Flash flooding in the Georgian capital of Tbilisi killed at least 12 people and sent zoo animals into the streets.
Special police units hunted for the roaming animals, including tigers, lions, bears, wolves and a hippo named Begi, ABC News reports. Heavy rainfall caused the Vere river to flood on Saturday into Sunday, washing away buildings and cars and damaging roads.
“The daytime wasn’t bad,” Tbilisi resident Khariton Gabashvili told the Associated Press, “but tonight everyone has to be very careful because all the beasts haven’t been captured. They haven’t been fed, and in their hungry state they might attack people.”
Here’s what you need to know:
1. Residents Have Been Asked to Stay Indoors
As the search continues for the escaped zoo animals and while the water recedes, the 1.1 million residents of Tbilisi have been asked to stay inside, except for emergency.
At least 11 people were injured and more than two dozen are still missing, along with the 12 dead, officials said. The search for injured and missing, along with the hunt for the zoo animals, was only set to continue until Sunday night, because of fears of more rain, NBC News reports.
Prime Minister Gigla Agulashvil announced that there could be a repeat of Saturday night’s rain, and rescue work would stop “to avoid further loss.”
2. Three Dead People Were Found Inside the Zoo
Zoo spokesperson Mzia Sharashidze said three bodies were found inside the zoo, including two employees, the BBC reports.
She said the zoo’s grounds were turned into a “a hellish whirlpool.”
The floodwater rose to the rooftops of zoo enclosures, she said.
3. Several Animals Were Killed During the Flooding & After Fleeing the Zoo
Hundreds of animals drowned in the zoo after the waters rose above their enclosures, the BBC reports. Others were swept out of the buildings and enclosures and escaped.
A bear was found on an air-conditioning unit and a hyena managed to find its way onto a man’s balcony, according to the BBC.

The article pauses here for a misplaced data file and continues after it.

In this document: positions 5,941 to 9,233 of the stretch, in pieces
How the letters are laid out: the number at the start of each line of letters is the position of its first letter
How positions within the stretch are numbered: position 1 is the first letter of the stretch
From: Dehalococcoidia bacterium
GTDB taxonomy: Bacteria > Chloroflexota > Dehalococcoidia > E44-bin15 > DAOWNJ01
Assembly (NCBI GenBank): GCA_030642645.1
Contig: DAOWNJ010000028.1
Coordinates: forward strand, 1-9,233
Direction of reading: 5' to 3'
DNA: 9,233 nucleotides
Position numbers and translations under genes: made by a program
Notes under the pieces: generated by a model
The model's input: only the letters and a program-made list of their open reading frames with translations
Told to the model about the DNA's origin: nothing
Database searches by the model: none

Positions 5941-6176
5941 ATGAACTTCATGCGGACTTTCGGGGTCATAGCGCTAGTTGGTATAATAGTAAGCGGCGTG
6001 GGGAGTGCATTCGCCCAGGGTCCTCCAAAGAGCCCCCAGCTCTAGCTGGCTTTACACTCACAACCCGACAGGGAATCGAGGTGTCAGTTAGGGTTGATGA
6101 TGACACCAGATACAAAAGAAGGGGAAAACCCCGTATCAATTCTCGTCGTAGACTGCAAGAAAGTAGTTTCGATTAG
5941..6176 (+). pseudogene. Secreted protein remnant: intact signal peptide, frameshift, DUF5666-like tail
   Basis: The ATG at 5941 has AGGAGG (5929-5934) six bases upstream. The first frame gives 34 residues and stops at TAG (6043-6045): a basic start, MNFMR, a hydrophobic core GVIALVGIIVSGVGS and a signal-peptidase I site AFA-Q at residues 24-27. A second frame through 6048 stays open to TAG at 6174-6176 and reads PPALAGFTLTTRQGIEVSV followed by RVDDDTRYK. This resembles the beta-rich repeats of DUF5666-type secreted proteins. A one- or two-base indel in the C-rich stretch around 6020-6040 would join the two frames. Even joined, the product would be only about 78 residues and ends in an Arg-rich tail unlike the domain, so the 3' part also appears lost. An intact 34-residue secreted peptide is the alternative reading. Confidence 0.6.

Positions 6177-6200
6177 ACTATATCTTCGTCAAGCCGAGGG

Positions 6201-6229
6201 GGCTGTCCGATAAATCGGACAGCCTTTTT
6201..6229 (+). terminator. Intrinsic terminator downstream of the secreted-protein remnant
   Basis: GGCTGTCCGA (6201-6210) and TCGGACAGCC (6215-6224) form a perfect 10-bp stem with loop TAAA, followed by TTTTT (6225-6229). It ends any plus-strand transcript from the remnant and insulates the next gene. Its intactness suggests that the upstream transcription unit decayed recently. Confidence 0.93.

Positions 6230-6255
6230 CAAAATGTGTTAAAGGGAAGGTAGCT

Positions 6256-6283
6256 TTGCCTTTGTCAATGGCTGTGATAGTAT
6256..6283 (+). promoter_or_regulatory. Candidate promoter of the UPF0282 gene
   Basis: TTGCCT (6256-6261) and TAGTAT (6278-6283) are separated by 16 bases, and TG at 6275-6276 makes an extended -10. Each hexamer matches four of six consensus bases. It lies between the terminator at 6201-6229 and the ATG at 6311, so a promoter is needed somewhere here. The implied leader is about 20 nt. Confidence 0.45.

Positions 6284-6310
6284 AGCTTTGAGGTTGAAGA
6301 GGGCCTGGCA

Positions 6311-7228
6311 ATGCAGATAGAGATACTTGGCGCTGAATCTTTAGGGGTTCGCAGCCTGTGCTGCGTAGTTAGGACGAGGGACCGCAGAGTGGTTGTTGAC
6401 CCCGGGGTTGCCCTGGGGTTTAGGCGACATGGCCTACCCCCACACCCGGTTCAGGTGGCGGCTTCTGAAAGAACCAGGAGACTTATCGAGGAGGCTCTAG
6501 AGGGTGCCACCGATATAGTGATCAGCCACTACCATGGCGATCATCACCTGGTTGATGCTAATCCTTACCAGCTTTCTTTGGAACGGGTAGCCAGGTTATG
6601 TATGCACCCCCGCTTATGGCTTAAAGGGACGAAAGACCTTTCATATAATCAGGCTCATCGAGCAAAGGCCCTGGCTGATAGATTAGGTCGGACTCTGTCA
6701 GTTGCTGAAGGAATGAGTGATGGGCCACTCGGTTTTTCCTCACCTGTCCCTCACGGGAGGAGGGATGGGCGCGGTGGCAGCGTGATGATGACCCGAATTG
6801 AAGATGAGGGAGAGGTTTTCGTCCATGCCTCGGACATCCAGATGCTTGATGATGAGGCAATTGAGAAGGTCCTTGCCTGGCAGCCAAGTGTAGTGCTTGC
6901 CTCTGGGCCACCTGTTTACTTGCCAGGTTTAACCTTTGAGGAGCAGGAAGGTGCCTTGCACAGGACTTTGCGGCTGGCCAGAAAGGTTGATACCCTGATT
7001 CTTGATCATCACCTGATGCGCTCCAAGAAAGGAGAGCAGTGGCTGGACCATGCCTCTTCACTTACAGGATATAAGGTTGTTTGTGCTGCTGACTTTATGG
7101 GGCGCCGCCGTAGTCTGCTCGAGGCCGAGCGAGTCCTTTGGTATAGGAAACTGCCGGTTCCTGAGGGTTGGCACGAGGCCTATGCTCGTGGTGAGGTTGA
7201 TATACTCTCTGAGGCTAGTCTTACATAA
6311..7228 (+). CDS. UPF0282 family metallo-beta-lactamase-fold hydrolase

Dramatic photos and video showed police and citizens cornering a hippopotamus named Begi in the city’s flooded streets. It was tranquilized and returned to a temporary enclosure at the zoo.
Special police forces fatally shot six wolves in the yard of a hospital, NBC News reports. Other animals were also shot by police.
Mzia Sharashidze, the zoo’s spokesperson, told ABC News not many of the animals remain on the loose:
We’re still not entirely sure how many animals were lost. It’s a disaster. We lost three employees and more than half of our zoo’s population. The only predator animals who survived the flooding are a white lion and leopards.
It’s like a Noah’s Ark, but unfortunately, in our case, not even half of the animals survived. We won’t know the complete extent of the damage to the zoo until the flooding stops and we are given a chance to inspect and begin the cleanup process.
4. The Head of the Georgian Orthodox Church Blamed the Flooding on Communists
Patriarch Ilia II, the head of the Georgian Orthodox Church, said at a Sunday Mass that the former Communist rulers of Georgia are responsible for the flooding.
“When Communists came to us in this country, they ordered that all crosses and bells of the churches be melted down and the money used to build the zoo,” he said, according to the Associated Press. “The sin will not go without punishment. I am very sorry that Georgians fell so that a zoo was built at the expense of destroyed churches.”
5. The Damage Has Been Estimated at $20 Million
Finance Minister Nodar Khaduri said the damage is estimated at $20 million, NBC News reports.
The flooding left thousands of people without water and electricity, and others had to be airlifted from their damaged homes to safety, the BBC reports.
Mayor Davit Narmania told the news organization the situation in the city is “very grave.”